While coaching in a worksite wellness program I was caught by surprise during a second session when my client told me she was finding it hard to “quiet the voice in my mind”. She expressed worry over constantly worrying. Talking with Josie I began to see this worrying take the shape of a person that walked with Josie every day and sat with her at lunch, and reminded her of deadlines, etc. Worrying became a companion that Josie found “unbearable to think about”’ but also “something that I just do… I think I got it from my Mom…”
As a quieting practice during our session, Josie and I discussed options for monitoring her worry- is it a problem, does it distract her, is it a tool or coping strategy, and is it something she would like to set address in coaching? In our brainstorming Josie casually mentioned “I wish I could just take a vacation from my own head!” Hmmm… A vacation. A vacation free of worry. Together, we developed a plan.
Josie would journal her worries for two weeks to just get the lay of the land and literally put her worries down. And next to her worries she would write her joys- what she found made her happy or gave her joy. She called it her Joy & Pain Journal and in the session began to hum and exclaimed “Just like… you know… the old school song by Maze they all play at family reunions!” The lyrics include: Joy and Pain. Is Like Sunshine and Rain.
One of the most powerful and well-studied of all positive psychology interventions is also one of the simplest. The instructions are easy-peasy: every night, just before going to sleep, write down three things that went well during the day. This deceptively simple exercise has been shown to increase happiness and decrease depressive symptoms for people for at least 6 months (Seligman et al., 2005). This exercise may feel too simple to be useful, but it is important to remember that studies have clearly demonstrated the remarkable effectiveness of noting happiness and joy as one of the last things you do before bedtime.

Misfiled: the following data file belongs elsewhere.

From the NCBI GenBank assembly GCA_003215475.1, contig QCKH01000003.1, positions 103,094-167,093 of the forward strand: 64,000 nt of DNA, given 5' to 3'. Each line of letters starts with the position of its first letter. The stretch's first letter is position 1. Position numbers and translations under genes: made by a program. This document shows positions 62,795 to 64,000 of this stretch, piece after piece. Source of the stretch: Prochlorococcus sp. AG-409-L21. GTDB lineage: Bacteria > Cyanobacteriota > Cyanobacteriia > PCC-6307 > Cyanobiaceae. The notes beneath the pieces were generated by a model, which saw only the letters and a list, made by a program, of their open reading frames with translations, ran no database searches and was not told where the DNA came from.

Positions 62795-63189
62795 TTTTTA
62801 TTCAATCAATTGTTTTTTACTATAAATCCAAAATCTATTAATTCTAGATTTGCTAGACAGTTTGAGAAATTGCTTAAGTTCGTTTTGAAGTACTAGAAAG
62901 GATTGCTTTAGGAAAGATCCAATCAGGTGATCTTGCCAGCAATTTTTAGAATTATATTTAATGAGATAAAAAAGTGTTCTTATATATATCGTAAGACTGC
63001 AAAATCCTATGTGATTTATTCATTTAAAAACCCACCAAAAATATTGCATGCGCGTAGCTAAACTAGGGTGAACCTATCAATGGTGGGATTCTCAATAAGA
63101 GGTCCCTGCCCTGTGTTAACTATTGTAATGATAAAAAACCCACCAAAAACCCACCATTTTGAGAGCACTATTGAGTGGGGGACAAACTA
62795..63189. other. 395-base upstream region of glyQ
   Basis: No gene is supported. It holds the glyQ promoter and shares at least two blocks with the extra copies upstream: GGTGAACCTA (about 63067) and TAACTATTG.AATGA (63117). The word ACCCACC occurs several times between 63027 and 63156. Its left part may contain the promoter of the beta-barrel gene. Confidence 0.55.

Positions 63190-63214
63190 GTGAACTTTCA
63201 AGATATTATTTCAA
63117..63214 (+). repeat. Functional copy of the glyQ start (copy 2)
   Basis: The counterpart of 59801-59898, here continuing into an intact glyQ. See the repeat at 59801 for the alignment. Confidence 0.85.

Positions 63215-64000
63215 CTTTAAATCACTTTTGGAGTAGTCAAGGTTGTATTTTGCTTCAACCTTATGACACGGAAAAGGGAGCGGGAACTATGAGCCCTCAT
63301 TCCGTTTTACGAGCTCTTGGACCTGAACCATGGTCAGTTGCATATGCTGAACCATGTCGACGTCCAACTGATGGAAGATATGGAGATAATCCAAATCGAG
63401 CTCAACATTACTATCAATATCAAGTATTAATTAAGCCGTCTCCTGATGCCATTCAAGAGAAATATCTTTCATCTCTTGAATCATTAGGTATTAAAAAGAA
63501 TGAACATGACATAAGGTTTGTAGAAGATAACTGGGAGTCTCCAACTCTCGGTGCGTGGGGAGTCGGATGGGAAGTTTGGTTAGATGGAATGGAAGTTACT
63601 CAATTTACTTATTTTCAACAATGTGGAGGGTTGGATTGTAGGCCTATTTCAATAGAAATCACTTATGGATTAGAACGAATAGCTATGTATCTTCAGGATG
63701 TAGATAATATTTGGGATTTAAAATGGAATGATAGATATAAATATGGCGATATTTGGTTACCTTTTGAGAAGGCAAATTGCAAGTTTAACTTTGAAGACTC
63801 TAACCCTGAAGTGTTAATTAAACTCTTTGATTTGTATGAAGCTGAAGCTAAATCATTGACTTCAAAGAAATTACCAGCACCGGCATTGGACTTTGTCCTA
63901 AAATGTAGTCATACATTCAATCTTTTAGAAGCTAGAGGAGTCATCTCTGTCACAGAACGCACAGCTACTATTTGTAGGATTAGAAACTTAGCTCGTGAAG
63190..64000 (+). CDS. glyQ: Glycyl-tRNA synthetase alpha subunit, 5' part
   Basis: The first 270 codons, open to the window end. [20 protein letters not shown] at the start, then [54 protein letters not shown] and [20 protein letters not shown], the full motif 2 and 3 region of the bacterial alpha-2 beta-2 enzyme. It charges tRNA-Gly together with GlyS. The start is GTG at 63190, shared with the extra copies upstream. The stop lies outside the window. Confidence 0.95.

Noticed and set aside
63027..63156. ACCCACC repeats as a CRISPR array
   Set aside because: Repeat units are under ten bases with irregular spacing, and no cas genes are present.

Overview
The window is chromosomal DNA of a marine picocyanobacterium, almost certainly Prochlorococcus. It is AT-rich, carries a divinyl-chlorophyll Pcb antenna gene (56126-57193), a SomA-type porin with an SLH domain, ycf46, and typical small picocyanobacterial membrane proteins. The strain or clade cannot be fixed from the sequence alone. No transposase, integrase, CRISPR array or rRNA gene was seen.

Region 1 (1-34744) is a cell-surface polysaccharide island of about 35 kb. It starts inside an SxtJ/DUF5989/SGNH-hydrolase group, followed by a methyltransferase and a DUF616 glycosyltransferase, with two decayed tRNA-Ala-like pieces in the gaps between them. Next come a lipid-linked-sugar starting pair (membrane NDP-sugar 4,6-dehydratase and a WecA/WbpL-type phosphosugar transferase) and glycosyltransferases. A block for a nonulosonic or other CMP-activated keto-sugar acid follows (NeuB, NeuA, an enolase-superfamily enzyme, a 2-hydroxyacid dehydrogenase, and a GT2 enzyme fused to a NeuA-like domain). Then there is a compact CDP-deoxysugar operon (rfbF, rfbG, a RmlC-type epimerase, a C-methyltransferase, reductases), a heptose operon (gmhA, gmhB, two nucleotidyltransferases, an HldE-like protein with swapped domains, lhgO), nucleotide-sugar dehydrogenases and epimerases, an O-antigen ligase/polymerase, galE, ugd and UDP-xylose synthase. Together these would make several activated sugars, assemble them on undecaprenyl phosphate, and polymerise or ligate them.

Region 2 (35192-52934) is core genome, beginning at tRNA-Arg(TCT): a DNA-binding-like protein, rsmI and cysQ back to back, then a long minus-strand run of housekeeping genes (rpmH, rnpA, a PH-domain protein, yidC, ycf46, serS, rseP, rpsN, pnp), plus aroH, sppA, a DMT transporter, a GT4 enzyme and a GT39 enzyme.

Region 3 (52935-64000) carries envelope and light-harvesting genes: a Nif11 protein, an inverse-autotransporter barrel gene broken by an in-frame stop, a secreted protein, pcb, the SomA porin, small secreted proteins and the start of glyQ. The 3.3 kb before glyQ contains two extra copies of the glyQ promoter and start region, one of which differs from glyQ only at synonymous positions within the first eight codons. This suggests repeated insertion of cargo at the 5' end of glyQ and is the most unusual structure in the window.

Josie found the journal would serve as a vacation from worrying- a time where if something worried her she would note the date, time, and reason; and decide to “deal with it” the next day- a delay in worrying just for a little while. Josie then began defining the details- does this mean I have to tell people I am taking a vacation? and outlining the parameters of not dealing with the worrisome situation- what if it is urgent and needs my immediate attention? I assured Josie that her instincts are strong and to use her natural judgement as to what needs attention. For this week- rely on the faith that she will handle the concerns that need to be handled. For now, she had the power to file away the worries for later and enjoy her vacation.
I didn’t know if this Joy & Pain Journal would work for Josie and looked forward to hearing about her efforts in the next session. I affirmed how we co-created the plan and remarked how it brought energy and joy to Josie. What I offered to Josie in our planning was an inside peek into a behavior change strategy commonly used in coaching. Together, we partnered up as she demonstrated how to tailor the method to fit her unique needs. Instead of trying to diagnose Josie I tripled the effectiveness of our efforts by making information about behavior change tangible and personally collaborative.
A funny thing happens when we deliberately listen with no preconcieved intentions or plan. As a coach, when we set aside our traditional ways of thinking or doing and just listen we can free up space to hear the background pulse providing a strong, guiding beat for our next steps.